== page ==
- Director: George Stevens
- Writers: Fred Guiol and Ivan Moffant, based on the novel by Edna Ferber
- Starring: Elizabeth Taylor, Rock Hudson, James Dean, Carroll Baker, Jane Withers, Chill Wills, Mercedes McCambridge, Sal Mineo, Dennis Hopper, Elsa Cárdenas, Earl Holliman, Robert Nichols, Paul Fix, Judith Evelyn, and Carolyn Craig
- Accolades: 1997 AFI Top 100 list (#87), 1 Oscar (Best Director – George Stevens), 9 additional Oscar nominations (Best Picture, Best Actor – James Dean, Best Actor – Rock Hudson, Best Supporting Actress – Mercedes McCambridge, Best Adapted Screenplay, Best Original Score, Best Film Editing, Best Art Direction – Color, Best Costumes – Color)
- Where to Watch: Free streaming on Hoopla (library app), buy or rent on Amazon Video, YouTube, or Apple TV
The title of Giant has no direct internal justification, but somehow seems entirely appropriate. This is a movie that takes place over the course of many decades in story time and that runs over three hours in actual time. It is also a movie with no shortage of grand, if often desolate, visuals. For me, it feels like size without actual substance. It is very clear that Warner Bros. thought it had sort of its own, sweeping story a la Gone With the Wind, about the travails of a family of rich people and their estate over several decades of history, if in a very different setting both physically and historically. But while I know a lot of people are very invested in the actual characters of Gone With the Wind, I have trouble imagining anyone investing in anyone over the course of Giant.
These days, this movie’s primary claim to fame tends to be as the final on-screen appearance of James Dean, who died in a car crash while the movie was in post-production. Dean plays the closest thing the movie has to a villain, Jett Rink, who starts the movie as a ranch hand with a massive chip on his shoulder and ends it as maybe the richest man in Texas, yet somehow more alone than ever. Dean plays his tight-lipped Texan with the same histrionics he displayed in Rebel Without a Cause (“You’re tearing me apaaart!”), which in that movie mostly works (he’s playing a moody teenager), but here makes him feel like he’s in a completely different movie from everyone else on screen.
Elizabeth Taylor plays Leslie, a scion of eastern old money who immediately falls for Texas mega-rancher “Bick Benedict” (Rock Hudson) when he shows up at her family’s Maryland farm in some unidentified early 20th century year, marrying him and following him back to Texas, which she has never seen. She spends the early portions of the movie causing culture shock, which includes being friendly to the Mexican ranch workers. The movie then follows the half-million-acre “Reata” ranch through World War II and the takeover of the oil business from ranching, as Leslie and Bick have three kids. Only one of them is a son, and much to Bick’s great dismay that son (played as an adult by a young Dennis Hopper) decides to become a doctor instead of following him into the oil business, then marries a Mexican girl (Elsa Cárdenas).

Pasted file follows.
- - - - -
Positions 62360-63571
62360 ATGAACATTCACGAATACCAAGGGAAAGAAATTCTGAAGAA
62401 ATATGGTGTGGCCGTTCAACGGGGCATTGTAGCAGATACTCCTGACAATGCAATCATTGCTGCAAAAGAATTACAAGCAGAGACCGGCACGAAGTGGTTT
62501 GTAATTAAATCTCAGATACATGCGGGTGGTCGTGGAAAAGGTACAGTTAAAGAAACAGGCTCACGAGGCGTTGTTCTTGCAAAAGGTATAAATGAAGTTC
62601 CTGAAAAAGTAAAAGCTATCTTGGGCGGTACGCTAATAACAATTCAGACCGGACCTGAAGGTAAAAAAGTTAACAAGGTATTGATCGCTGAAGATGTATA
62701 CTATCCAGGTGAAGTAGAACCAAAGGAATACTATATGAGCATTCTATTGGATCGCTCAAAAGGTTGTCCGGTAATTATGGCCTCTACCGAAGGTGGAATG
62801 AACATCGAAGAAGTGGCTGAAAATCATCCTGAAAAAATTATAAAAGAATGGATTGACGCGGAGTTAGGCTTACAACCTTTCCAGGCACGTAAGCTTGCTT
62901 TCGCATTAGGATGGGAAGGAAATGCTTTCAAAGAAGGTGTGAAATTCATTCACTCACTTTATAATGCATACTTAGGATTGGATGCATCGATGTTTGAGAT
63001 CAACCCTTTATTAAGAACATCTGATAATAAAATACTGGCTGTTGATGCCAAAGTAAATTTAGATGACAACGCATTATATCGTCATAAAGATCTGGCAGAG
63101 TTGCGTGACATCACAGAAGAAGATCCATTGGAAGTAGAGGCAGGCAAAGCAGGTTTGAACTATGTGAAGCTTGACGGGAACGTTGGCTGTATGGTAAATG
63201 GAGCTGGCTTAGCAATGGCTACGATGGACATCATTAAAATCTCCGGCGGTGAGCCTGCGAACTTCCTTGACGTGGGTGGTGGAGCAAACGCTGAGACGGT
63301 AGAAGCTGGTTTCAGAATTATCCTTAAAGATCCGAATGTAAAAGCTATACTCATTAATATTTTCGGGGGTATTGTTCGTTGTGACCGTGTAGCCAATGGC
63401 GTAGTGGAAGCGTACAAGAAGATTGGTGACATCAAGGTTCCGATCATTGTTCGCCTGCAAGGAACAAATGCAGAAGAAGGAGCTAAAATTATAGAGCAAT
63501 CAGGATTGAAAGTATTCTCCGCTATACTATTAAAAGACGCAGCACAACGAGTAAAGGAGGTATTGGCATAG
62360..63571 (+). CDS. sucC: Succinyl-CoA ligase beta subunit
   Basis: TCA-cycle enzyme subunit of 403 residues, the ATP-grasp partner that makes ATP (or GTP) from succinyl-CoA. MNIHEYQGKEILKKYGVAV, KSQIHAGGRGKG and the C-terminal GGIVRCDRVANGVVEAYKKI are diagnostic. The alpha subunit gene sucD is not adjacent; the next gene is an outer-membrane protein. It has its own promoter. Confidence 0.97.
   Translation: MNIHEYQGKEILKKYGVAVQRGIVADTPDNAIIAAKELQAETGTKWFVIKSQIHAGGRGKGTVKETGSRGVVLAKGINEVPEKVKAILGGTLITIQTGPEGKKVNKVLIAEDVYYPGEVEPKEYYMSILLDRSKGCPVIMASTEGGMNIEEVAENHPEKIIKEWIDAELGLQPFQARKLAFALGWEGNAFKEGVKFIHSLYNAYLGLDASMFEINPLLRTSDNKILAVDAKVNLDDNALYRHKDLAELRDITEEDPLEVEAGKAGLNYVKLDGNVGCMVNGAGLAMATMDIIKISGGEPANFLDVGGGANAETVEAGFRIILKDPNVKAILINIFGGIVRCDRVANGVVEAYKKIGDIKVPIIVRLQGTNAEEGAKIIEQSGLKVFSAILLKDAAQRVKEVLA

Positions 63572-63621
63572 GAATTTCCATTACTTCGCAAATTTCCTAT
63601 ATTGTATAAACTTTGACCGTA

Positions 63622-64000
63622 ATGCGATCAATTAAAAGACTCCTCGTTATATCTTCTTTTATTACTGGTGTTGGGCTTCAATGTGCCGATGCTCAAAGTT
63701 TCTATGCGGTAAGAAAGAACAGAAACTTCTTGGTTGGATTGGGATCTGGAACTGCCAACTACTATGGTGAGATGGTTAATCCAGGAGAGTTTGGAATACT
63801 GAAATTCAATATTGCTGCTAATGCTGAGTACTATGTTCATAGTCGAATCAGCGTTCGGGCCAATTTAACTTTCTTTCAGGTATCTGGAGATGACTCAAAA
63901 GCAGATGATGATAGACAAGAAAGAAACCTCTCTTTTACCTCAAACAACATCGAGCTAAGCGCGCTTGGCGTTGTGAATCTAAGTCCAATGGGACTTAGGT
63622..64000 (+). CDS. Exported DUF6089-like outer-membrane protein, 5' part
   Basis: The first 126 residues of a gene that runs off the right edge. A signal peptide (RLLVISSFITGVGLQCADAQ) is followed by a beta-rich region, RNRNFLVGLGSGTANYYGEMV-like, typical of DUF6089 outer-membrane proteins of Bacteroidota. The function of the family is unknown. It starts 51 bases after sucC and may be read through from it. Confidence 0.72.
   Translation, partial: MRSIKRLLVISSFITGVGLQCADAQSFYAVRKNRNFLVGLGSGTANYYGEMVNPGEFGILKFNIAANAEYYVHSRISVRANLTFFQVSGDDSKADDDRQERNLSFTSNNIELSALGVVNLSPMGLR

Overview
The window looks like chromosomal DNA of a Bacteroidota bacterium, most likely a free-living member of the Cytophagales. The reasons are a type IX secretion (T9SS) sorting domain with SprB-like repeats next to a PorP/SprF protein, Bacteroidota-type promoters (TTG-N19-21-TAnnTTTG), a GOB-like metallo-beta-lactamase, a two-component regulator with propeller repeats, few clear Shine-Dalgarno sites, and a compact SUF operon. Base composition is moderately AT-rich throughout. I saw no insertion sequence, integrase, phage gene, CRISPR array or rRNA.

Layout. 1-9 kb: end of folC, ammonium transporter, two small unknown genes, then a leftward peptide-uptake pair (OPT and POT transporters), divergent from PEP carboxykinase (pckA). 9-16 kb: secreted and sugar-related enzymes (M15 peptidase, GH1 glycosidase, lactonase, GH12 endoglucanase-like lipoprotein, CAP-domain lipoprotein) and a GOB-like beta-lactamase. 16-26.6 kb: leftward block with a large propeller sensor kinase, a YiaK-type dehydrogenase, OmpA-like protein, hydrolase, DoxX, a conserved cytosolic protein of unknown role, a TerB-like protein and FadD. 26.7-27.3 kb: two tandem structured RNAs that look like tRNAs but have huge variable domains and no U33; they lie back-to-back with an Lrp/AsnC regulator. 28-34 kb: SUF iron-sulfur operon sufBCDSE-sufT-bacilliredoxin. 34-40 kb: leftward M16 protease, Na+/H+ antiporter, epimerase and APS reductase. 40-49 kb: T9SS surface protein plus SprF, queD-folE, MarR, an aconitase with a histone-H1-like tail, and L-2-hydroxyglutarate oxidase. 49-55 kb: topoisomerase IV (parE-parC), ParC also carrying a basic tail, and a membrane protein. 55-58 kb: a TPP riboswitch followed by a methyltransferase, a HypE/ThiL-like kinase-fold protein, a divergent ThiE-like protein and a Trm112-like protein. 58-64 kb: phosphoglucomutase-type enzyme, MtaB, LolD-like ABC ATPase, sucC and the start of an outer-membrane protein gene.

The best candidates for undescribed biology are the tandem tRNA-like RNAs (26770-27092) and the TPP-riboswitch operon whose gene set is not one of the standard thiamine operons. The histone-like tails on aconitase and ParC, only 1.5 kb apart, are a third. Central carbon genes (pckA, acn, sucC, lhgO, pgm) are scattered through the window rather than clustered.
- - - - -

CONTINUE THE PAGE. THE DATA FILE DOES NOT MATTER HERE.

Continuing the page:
Your tolerance for this movie may vary if you have a higher regard for Texan parochial nonsense than I generally do (full disclosure, I was born in Texas but my family moved away when I was 1, so am not a Texan by any stretch of the imagination). I am told it is particularly beloved of Texans despite being, in the end, fairly critical of the state and its culture. One of the main themes is the racism displayed by many of the characters against the Mexicans, especially Bick. He seemingly redeems himself in the end (one sequence very late in the movie has him getting into a way overlong fistfight with a diner owner after he tries to kick out another table of Mexican patrons), but one gets the sense that he never would have learned anything if he didn’t end up, over his strenuous objections, with a brown grandchild. Nor does he seem particularly into Leslie, as he spends most of the movie arguing with her. The two of them even seem to sleep in separate beds.
That Taylor and Dean seem to have much better chemistry does actually work into the movie’s hands, given that if he doesn’t have this great unrequited thing for her the general sweep of the movie doesn’t work nearly as well. That Rock Hudson does not seem very into Elizabeth Taylor may not, in fact, constitute a great feat of acting, as his homosexuality was an open secret in Hollywood throughout much of his career. Despite this, he had a long career as a romantic lead, including in a long series of comedies opposite Doris Day. Unfortunately, he would become the first national celebrity to both publicly announce an AIDS diagnosis and to die from the disease in the 1980s.
If Giant’s over-the-top Texas silliness seems familiar to some, particularly in some of the later sequences where Jett is a super-rich oil mogul, this may be because it is thought to have been the primary inspiration for the popular TV series Dallas. That show even has an oil-rich villain with the initials “J.R.” So if you like that, this might be worth your time. But let me emphasize, it’s really long, and really from my perspective has very little to recommend it.